On the theory that “no one dies who is remembered,” Lynn Redgrave expands on a few scraps of family memory to memorialize maternal grandmother Beatrice Kempson as a “Nightingale,” singing sweetly but unseen in the dark. Acting her own text, Redgrave commands the stage of the Mark Taper Forum with consummate skill, though interest is diminished by play’s single-minded focus on the unremarkable elements of an unremarkable life.
Against a backdrop of transparent panels, painted by Tobin Ost to resemble the bottom of a dowager’s night-table drawer (old postcards, pressed flowers and the like), the renamed “Mildred Asher” conducts 11 monologues corresponding to key events over 60 years. Mildred marries less than passionately; resents her “pinched-face” daughter while worshipping a beloved son; and considers, but rejects, a little Lady Chatterley action with a strapping farmer.
Actress persuasively evokes this astringent character, whom all agree “hadn’t been easy to love,” through subtle vocal and physical changes from youthful demureness to middle-aged propriety, and thence to the severity of old age. Redgrave seems to shrivel before our eyes, as do Mildred’s dreams.
Character’s skill at describing settings in precise detail conveys a specific type of Englishwoman of her day, one in touch with the sensuality of rooms and landscapes but unable to come to grips with her own inner longings. Near death, she mourns the joys she has never known, though it’s unclear to what extent she recognizes it’s her austere personality that has cost her so much potential bliss.
Finest moment for both play and performer occurs upon discovery that Mildred’s MIA son actually perished early in WWII. Redgrave is chillingly still and spare as she makes us see the circumstances of his death and ache at her conviction that she was psychically complicit in it. In this sequence, her carefully cultivated dignity is character’s invaluable shield against a breakdown.
But no life is comprised solely of repression, and surely Beatrice/Mildred had more to contribute to the family bloodline than felicitous physical description. She did, after all, give birth to Rachel Kempson, mother of Lynn and Vanessa and a noted thesp in her own right. That the matriarch’s life was largely an eventless disappointment to her is sad but not exactly conducive to gripping theater.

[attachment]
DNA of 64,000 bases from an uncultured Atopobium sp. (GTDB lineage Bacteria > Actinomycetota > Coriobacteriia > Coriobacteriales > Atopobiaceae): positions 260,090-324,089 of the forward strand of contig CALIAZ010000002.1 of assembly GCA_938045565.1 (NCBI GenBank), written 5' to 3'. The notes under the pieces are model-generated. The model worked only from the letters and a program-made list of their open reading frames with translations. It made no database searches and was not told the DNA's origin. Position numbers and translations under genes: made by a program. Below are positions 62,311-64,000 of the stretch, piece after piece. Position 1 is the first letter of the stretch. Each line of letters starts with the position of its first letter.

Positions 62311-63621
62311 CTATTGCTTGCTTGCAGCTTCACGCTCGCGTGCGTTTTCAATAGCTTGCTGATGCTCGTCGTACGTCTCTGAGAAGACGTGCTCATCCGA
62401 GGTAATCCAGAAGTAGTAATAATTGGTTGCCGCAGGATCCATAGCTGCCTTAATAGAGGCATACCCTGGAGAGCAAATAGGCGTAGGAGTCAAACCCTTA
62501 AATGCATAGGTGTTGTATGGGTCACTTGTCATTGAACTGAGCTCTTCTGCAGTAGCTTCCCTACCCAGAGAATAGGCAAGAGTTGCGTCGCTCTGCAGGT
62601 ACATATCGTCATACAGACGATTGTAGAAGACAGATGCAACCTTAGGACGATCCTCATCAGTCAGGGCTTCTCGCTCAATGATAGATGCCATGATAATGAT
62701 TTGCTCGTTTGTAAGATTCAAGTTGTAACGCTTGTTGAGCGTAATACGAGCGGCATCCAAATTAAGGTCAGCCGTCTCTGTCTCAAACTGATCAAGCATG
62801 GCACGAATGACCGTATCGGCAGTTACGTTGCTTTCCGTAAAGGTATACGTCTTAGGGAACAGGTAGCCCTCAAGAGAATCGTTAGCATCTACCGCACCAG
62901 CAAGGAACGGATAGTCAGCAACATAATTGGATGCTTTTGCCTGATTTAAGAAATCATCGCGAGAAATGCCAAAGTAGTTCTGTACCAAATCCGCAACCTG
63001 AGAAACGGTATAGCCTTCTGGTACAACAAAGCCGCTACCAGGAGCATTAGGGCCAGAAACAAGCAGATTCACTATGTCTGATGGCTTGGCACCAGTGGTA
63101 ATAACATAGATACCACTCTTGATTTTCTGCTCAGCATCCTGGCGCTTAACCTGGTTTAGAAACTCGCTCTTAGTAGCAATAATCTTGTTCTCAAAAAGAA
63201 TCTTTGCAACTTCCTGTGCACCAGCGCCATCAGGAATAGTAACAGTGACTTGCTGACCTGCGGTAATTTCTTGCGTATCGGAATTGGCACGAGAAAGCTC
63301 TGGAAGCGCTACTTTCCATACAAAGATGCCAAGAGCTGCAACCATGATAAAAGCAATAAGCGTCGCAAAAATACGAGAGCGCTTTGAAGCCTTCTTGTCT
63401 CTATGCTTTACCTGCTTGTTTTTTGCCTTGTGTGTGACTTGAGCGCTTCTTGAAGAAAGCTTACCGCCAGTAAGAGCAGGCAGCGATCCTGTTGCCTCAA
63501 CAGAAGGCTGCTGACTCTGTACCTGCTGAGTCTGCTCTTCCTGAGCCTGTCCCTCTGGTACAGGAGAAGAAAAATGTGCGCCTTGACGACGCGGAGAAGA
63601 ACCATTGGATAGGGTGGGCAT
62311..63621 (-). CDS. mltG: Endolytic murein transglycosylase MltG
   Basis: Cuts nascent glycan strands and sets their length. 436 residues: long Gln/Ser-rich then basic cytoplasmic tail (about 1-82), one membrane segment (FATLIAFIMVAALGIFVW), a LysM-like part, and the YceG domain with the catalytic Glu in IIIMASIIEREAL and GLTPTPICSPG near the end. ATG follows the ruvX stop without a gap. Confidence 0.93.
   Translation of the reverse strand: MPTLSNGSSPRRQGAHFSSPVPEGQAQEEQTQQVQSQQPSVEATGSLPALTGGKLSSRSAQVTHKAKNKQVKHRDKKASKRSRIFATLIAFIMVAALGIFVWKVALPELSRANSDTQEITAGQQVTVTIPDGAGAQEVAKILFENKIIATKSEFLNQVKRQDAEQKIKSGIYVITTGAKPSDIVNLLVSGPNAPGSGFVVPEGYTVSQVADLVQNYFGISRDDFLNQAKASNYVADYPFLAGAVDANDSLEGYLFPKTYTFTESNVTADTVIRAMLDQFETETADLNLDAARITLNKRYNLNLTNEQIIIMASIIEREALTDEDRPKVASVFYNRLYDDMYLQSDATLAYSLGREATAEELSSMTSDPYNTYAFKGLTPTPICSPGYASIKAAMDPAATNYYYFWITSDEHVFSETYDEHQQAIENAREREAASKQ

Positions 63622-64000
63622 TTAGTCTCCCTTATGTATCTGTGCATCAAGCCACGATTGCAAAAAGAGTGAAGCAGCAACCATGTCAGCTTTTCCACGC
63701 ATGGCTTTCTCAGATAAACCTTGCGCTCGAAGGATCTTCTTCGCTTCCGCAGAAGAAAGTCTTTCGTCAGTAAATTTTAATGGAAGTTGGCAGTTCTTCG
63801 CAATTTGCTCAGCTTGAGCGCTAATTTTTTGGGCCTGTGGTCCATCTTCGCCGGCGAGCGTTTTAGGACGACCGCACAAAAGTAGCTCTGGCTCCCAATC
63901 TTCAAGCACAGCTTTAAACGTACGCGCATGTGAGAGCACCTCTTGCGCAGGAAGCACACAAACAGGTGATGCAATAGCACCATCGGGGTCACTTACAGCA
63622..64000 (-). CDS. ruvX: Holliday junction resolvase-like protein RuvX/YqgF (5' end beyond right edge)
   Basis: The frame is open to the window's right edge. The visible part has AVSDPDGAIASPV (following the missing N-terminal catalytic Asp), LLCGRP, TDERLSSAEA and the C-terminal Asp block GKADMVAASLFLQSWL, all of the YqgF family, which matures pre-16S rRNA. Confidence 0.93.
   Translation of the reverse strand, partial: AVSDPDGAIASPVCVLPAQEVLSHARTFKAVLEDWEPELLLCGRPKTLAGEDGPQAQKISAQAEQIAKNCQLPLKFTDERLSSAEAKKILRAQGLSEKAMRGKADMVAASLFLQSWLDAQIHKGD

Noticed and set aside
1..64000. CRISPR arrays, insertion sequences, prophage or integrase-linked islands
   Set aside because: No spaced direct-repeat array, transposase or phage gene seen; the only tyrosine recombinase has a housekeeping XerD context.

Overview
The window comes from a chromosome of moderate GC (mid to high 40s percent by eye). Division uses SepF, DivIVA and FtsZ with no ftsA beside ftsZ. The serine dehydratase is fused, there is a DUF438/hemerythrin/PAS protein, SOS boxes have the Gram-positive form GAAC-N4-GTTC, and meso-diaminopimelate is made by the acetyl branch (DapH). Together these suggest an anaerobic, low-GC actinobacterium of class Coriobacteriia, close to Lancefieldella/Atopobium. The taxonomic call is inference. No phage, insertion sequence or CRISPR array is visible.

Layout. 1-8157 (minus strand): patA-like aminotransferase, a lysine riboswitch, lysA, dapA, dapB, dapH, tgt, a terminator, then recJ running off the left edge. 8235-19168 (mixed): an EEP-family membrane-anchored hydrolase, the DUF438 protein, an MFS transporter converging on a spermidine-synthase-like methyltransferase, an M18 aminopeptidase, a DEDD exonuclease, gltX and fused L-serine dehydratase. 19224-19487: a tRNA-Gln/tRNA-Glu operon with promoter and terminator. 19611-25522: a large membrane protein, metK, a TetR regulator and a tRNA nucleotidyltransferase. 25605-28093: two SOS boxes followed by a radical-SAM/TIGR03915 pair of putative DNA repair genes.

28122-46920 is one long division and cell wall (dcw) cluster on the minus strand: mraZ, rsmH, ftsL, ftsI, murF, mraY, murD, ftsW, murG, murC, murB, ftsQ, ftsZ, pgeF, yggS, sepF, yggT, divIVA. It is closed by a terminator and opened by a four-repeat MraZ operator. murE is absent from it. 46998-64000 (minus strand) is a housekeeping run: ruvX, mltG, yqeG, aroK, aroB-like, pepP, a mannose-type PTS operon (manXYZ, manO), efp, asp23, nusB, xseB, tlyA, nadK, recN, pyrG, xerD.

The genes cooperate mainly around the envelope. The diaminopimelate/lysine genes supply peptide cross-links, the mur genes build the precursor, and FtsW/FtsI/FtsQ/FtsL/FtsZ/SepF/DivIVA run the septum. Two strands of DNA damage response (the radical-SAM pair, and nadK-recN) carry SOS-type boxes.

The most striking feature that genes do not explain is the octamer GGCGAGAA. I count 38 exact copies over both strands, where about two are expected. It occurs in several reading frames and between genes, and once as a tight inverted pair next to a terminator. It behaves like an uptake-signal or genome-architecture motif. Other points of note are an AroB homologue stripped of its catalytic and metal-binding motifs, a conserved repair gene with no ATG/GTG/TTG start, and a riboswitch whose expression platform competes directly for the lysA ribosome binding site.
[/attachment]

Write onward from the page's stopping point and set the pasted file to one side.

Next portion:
One-hander lacks a strong antagonist along the lines of cold and distant dad Michael Redgrave, whose lifelong refusal to acknowledge his youngest daughter lent desperation to Lynn’s tribute in her earlier monodrama “Shakespeare for My Father.” Here, the cold and distant one is the central figure.
Combination of muted emotionality and muted conflict lends a tonal sameness to “Nightingale” despite helmer Joseph Hardy’s efforts to vary the actress’s pacing and inhabiting of the space.
Late in the play Mildred attends “A Doll’s House,” featuring her stage-star daughter as literature’s most famous repressed wife. At one point Ibsen’s Nora waves a tambourine and dances wildly — exactly the kind of moment Redgrave never grants to Mildred. When she expresses herself artistically, it’s not through acting or dance but watercolors, leading her to the shocked realization, “I could paint my life as a still life.”
The inclusion of a single sequence in which we could see Mildred grab a metaphorical tambourine and burst her emotional fetters, letting her hair down in agony or ecstasy as (at least in her mind) she must have done, would deepen the character portrait and give “Nightingale” a welcome dramatic lift.
As it is, by showing us nothing but still life throughout, playwright Redgrave creates a bird in a gilded cage who sings but never quite soars.